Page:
We ask data scientists to assume that there's almost a 100% chance that someone will ask them to update a piece of work at some point in the future. In the worst case, that'd mean six months into the job you'd be spending 50% of your time updating your previous work instead of doing something new.
Instead, we want every piece of data work to benefit the wider data team
We aim to work in a way that means every individual piece of analysis makes data at Monzo a little bit better. We encourage our data scientists to spend maybe 30% longer answering a question, if it means they do it in a way that's easily reproducible and benefits other people in the company.
For example, this could mean adding missing dimensions to existing data models rather than writing ad-hoc queries, as well as doing the analysis in Looker if it's simple enough. If everyone followed this principle, in most cases we wouldn't even need to figure out where to find the raw data. It'd already be part of the curated data models that someone had to figure out before you.
Having a new dimension in a data model also automatically lets everyone in the business use it through Looker. It also means people are a lot more likely to build on top of your work rather than starting from scratch every time. This lets us solve more business problems faster and encourages collaboration between data scientists across different areas.
This way of working isn't purely about reproducibility. You could achieve reproducibility by putting your notebooks and ad-hoc queries into GitHub, but that wouldn't automatically let other people discover and benefit from them.
We enable self-serve analytics and reproducibility through Looker
Looker is a staple in our analytics stack that empowers non-technical people within the business to self-serve data questions in ~80% of cases. In fact, more than 60% of people at Monzo are weekly active users on Looker! It's key to success of data at Monzo because anything you do in Looker is almost by default reproducible and "always-on". This lets our data scientists focus on more complex and interesting questions.
We're explicit about data accuracy requirements
We make a distinction between two different types of datasets. For many data-informed decisions, it's fine when something is 98% correct and you're optimising for speed. In other cases (like financial reporting, for example) data needs to be 'bang-on'.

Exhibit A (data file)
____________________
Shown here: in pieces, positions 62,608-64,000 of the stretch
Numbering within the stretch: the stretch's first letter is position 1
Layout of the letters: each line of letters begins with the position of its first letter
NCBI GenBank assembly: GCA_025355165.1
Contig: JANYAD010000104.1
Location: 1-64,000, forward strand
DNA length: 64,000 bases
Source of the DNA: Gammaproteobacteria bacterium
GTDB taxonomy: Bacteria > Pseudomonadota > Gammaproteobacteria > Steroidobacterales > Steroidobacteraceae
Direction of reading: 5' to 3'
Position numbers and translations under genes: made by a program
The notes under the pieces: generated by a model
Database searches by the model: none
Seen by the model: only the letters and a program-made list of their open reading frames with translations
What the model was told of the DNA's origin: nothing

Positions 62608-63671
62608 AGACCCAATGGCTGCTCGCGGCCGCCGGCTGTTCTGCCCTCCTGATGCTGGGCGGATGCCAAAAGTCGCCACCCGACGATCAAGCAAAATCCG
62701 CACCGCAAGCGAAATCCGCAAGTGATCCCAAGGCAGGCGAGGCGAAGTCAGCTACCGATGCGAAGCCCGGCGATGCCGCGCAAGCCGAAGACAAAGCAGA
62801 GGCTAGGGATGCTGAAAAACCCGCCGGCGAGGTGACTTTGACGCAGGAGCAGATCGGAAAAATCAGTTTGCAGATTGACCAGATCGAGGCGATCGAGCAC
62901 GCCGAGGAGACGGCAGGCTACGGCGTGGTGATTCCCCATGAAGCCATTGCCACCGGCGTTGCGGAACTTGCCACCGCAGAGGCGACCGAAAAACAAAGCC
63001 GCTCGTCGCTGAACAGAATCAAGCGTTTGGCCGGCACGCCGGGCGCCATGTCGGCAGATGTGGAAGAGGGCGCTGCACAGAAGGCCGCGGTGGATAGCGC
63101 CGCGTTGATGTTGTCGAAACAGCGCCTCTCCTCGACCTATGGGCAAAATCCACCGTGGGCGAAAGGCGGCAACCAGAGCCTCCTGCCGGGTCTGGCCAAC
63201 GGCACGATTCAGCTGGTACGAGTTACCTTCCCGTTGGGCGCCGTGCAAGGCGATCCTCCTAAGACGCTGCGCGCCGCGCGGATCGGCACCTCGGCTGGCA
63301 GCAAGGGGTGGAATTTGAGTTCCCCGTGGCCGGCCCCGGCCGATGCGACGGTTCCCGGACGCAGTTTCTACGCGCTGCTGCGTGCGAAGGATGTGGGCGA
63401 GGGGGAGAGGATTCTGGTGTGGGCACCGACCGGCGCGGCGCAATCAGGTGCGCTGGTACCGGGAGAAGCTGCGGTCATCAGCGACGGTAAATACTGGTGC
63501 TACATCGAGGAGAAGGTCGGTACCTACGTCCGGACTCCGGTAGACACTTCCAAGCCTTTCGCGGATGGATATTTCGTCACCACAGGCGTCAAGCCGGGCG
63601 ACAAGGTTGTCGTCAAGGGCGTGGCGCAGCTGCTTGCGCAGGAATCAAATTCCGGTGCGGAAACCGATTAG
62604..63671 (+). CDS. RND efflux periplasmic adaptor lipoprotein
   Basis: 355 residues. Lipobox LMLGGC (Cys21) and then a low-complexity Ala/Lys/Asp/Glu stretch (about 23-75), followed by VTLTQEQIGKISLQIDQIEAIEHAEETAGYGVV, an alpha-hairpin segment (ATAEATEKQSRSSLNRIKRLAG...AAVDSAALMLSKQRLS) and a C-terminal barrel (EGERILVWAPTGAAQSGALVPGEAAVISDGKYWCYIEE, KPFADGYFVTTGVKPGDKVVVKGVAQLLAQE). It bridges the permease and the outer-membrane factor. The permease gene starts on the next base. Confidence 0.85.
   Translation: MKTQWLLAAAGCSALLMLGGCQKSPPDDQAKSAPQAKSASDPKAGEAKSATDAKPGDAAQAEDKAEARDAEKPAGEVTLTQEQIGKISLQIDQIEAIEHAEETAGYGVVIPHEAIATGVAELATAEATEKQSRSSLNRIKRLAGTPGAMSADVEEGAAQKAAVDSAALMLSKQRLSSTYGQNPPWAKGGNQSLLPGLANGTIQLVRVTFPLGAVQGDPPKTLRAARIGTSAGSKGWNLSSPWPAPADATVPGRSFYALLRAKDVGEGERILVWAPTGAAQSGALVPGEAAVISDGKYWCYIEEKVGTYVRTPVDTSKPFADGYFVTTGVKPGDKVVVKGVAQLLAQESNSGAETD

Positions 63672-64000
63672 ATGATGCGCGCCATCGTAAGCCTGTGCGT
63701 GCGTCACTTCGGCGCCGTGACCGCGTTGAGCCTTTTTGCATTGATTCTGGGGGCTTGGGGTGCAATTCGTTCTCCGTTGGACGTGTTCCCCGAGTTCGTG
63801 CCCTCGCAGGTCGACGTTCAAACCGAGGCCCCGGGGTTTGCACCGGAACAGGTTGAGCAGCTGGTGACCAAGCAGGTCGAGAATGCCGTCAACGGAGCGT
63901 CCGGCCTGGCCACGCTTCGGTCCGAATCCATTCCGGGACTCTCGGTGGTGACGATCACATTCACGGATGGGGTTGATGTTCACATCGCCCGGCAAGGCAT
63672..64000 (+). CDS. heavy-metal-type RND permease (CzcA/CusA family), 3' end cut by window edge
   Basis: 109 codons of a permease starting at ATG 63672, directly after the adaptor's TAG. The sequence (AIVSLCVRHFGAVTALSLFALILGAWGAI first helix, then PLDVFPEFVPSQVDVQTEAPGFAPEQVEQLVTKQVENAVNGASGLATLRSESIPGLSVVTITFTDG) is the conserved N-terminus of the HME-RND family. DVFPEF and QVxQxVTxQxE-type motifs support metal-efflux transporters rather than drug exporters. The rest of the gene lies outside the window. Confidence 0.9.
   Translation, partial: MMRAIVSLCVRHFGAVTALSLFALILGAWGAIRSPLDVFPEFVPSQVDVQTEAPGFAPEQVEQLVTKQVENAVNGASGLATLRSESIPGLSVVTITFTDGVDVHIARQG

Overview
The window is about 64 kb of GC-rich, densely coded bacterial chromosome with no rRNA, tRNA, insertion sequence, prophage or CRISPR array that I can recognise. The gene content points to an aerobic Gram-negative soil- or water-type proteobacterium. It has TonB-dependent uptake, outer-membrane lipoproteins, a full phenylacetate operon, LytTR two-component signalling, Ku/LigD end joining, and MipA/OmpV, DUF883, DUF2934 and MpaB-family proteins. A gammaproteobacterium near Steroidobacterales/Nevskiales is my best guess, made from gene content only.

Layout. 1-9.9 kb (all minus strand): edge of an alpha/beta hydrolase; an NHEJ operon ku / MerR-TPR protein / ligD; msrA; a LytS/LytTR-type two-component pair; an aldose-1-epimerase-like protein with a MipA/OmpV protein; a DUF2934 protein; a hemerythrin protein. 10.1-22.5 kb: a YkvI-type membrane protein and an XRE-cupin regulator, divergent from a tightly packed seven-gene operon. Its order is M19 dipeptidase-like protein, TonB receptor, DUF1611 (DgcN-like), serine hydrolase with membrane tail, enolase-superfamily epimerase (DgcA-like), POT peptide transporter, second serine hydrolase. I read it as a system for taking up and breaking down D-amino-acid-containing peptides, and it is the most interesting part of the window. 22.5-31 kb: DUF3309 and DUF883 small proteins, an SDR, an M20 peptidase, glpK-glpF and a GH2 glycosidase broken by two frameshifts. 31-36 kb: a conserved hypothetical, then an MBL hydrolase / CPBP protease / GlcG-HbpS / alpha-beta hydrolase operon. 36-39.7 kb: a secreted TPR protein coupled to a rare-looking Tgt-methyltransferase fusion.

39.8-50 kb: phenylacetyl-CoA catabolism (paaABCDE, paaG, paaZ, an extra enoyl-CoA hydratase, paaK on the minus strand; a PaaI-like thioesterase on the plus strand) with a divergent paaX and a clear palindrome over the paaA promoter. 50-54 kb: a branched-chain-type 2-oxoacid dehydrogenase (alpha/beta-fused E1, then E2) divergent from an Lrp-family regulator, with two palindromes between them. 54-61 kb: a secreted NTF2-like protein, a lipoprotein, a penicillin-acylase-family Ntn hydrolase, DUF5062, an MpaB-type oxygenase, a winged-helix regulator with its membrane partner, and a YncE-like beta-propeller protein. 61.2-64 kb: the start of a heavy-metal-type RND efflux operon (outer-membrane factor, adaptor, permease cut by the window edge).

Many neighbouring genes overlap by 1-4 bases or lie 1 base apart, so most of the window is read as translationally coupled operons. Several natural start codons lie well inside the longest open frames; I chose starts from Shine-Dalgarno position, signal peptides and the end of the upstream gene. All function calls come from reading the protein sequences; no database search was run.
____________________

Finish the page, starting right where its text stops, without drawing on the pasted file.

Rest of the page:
If you treat all the data the same and try to enforce very high accuracy everywhere, you'll often find yourself sacrificing speed. We differentiate between crucial and non-crucial data sets and enforce tougher change management procedures on anything that's tagged as crucial. This distinction also lets us give the whole data community the freedom to contribute to data models.
Our approach to hiring
We look for people who are motivated by making an impact on the business
When you're trying to create a world with a lot of autonomy and want to give people the freedom to explore it, this influences the people you hire.
Broadly, I've come across two types of data scientist: those who are deeply interested in the tech for the tech's sake, and those who are mostly motivated by business impact. And we've found being purely tools-oriented doesn't bode well in our environment. That's because data scientists are most valuable when they work closely with product teams to enable better data products or better data-informed decisions, faster. As a company, we're not yet at a stage where we'd hire purely research-focused data scientists.
So when we hire, we mainly look for people who want to have an impact on the business, and optimise their choice of tools to make the maximum impact. It's also important that we hire people who are curious and want to proactively come up with relevant insights, and who want to shape the direction of our product. In our data team's principles we call this trait the 'mini CEO mindset.'
We make machine learning part of the job to attract the best people
To hire the best people, we had to jump on the machine learning train! There's often a general perception that machine learning is some magical tool that'll fix all your problems (without applying common sense!). But we still encourage all data scientists and analysts to solve problems with machine learning – as long as it really is the best way to find a solution.
Adding an ML component to our data roles also meant we changed our titles to "Data Scientist". And based on some anecdata, this helps us attract more people to our roles. A few years back we A/B tested different titles for open data roles. And by changing the titles from Data Analyst to Data Scientist (without changing the job description), we could attract close to twice as many applications, of significantly higher quality too!
That's it for part one – please let us know your thoughts or feedback in the comments. If you're interested in reading on about the challenges we've experienced while scaling the team, stay tuned for part two!
If you're keen to redefine how banking works, want to shape the direction of a modern data team, and push the boundaries of what's currently possible, please get in touch. We're currently looking for leaders for the following roles:
We'll also soon be hiring for a Data Engineering Lead and a Data Science Lead for Product. If you're interested in those roles please contact email@example.com 😃